The paper discusses technological solutions in the field of production and use of hydrogen fuel, the combustion of which, in a steam-oxygen environment, can significantly increase the initial parameters of the steam turbine cycle and, thus, increase the thermal efficiency of traditional steam
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The paper discusses technological solutions in the field of production and use of hydrogen fuel, the combustion of which, in a steam-oxygen environment, can significantly increase the initial parameters of the steam turbine cycle and, thus, increase the thermal efficiency of traditional steam turbine thermal power plants. A study of technologies for the industrial production of hydrogen has been carried out. An analysis of the technical and economic features of hydrogen production technologies for use in the electric power industry showed that the most promising method is electrolysis, which makes it possible to obtain inexpensive hydrogen during hours of low demand for electricity or cogeneration of heat and electricity when electricity is a by-product. It is shown that in order to increase the power and efficiency of steam turbine TPPs, it is important to use external steam superheating from an external source of thermal energy, thus providing intermediate overheating of the working fluid by connecting an additional cycle with a higher equivalent initial temperature to the main steam turbine cycle. We have established that if we use hydrogen as a thermal energy source, the absolute efficiency of the steam turbine cycle can be increased up to 54%, taking into account the regenerative heating of feed water. In this case, at an overheating temperature equal to tnn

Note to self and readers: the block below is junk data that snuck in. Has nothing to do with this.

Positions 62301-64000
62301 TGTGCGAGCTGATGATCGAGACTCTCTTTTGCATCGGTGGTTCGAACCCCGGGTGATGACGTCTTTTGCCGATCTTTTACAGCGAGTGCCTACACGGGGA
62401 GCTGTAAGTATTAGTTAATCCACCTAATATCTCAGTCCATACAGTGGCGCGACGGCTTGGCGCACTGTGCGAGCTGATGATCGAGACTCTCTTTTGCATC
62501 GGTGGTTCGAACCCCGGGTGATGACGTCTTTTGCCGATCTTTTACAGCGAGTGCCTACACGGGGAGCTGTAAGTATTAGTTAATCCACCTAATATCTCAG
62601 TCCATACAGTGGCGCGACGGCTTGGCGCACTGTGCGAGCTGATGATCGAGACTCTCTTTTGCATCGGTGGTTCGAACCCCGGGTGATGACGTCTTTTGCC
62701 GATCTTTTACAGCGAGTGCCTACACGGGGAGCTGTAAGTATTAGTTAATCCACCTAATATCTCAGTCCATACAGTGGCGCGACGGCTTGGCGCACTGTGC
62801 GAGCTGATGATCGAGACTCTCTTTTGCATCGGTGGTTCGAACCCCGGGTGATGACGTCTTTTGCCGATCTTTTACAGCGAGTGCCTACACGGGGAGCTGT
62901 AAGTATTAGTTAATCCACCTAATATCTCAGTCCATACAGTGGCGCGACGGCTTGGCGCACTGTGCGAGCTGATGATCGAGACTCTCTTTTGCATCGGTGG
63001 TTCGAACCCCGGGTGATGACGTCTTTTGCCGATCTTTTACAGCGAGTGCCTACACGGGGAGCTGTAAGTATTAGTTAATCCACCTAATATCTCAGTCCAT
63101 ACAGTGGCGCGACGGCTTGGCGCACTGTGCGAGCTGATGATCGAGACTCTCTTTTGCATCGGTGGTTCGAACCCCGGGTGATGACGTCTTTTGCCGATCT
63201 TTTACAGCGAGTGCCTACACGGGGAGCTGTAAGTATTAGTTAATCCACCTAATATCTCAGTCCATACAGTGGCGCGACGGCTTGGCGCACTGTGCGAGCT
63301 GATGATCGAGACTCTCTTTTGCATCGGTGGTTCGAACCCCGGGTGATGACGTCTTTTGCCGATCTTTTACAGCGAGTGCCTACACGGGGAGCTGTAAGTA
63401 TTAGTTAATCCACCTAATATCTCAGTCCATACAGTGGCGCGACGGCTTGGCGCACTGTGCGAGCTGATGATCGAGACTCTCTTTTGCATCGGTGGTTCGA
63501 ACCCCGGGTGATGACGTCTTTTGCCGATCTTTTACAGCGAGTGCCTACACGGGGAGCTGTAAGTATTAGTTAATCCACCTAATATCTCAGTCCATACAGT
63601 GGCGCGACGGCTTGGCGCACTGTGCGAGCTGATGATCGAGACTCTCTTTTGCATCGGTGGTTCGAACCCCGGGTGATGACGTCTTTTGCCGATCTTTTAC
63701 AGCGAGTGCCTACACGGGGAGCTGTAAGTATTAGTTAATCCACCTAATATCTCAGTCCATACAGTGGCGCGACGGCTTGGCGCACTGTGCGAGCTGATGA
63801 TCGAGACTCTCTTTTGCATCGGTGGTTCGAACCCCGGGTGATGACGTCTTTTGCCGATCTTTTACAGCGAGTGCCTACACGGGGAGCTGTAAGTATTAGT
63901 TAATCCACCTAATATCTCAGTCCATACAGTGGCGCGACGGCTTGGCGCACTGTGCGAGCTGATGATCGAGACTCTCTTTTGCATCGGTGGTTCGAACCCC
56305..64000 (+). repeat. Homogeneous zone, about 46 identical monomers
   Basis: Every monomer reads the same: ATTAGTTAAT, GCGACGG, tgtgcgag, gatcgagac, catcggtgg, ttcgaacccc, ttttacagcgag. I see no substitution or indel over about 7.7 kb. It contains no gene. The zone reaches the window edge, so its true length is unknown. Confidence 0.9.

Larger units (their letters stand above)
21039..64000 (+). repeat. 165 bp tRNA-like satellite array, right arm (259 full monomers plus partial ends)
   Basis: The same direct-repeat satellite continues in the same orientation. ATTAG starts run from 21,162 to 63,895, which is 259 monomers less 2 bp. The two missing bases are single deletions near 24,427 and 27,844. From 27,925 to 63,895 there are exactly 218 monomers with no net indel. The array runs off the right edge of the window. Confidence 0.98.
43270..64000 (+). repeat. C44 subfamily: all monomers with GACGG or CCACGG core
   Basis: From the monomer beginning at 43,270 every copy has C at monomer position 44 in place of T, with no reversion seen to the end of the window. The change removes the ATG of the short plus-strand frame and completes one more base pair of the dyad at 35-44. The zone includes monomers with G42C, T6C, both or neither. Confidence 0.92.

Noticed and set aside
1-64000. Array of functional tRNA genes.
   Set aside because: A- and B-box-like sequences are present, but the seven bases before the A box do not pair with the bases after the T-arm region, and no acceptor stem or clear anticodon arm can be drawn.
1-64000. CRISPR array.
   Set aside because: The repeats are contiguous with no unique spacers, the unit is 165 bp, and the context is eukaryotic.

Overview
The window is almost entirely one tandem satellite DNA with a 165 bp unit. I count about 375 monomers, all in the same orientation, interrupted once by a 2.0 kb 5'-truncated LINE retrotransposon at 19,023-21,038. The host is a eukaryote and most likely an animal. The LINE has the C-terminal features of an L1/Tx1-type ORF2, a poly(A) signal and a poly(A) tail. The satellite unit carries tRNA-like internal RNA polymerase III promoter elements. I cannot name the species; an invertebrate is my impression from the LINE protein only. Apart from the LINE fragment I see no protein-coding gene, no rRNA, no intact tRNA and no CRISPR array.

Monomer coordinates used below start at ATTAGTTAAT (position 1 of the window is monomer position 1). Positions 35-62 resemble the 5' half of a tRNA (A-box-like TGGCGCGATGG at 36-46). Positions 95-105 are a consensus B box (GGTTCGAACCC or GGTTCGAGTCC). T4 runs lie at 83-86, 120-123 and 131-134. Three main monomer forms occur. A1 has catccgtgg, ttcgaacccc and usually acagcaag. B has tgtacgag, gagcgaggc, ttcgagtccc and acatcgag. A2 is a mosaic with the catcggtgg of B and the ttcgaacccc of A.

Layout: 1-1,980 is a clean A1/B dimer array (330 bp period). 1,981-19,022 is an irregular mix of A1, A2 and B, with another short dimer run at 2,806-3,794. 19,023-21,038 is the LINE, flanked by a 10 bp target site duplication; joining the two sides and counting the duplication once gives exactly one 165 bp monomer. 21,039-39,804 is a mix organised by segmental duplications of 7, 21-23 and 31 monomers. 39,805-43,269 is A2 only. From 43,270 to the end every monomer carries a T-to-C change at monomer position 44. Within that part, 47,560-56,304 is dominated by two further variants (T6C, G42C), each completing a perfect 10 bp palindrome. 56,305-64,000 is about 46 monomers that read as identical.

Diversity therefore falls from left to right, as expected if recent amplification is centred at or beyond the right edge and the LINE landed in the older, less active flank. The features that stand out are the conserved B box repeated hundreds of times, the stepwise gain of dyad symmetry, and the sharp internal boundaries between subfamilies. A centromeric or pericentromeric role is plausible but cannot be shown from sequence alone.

= 760 °C, the absolute efficiency of the cycle is virtually equal to that of a CCGT unit operating at the initial gas temperature t0
= 1350 °C. At the same time, while maintaining the boiler performance, the rated capacity of the steam turbine power unit is increased by 12%. In addition, the study pays attention to the problem of increasing the power consumption of TPPs for the auxiliaries, as required to compress hydrogen and oxygen up to a pressure higher than that in the steam pipeline where the combustion chamber is installed. Our calculations have allowed us to conclude that, for the case of installing the combustion chamber in live steam, the share of additional power spent for auxiliaries should be 7%, whereas the main share of power is consumed for compressing hydrogen—94%. Despite the identified shortcomings, an economic analysis of the process of hydrogen production at TPP by electrolysis and its further use for intermediate overheating in steam turbines in order to increase their efficiency showed the effectiveness of this solution.